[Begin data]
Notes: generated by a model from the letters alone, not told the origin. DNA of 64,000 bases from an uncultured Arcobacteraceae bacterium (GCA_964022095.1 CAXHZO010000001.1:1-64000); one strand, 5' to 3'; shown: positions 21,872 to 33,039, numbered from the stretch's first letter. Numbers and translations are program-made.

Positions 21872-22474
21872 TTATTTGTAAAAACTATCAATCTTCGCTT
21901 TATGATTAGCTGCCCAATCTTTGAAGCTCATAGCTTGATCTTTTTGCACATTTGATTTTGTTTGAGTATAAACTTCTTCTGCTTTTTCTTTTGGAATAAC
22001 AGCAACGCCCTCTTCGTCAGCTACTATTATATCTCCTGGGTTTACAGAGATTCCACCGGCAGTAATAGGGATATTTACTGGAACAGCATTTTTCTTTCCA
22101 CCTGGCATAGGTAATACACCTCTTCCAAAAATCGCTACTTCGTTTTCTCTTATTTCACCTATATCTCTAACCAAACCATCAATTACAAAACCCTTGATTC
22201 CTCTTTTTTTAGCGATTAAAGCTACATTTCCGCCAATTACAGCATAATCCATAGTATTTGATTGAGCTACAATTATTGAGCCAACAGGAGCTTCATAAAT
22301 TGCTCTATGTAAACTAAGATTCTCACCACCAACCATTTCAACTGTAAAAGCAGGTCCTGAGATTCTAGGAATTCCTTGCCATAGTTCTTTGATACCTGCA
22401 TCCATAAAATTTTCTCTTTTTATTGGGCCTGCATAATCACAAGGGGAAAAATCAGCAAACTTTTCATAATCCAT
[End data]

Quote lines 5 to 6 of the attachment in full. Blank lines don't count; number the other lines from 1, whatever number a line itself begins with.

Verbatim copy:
22001 AGCAACGCCCTCTTCGTCAGCTACTATTATATCTCCTGGGTTTACAGAGATTCCACCGGCAGTAATAGGGATATTTACTGGAACAGCATTTTTCTTTCCA
22101 CCTGGCATAGGTAATACACCTCTTCCAAAAATCGCTACTTCGTTTTCTCTTATTTCACCTATATCTCTAACCAAACCATCAATTACAAAACCCTTGATTC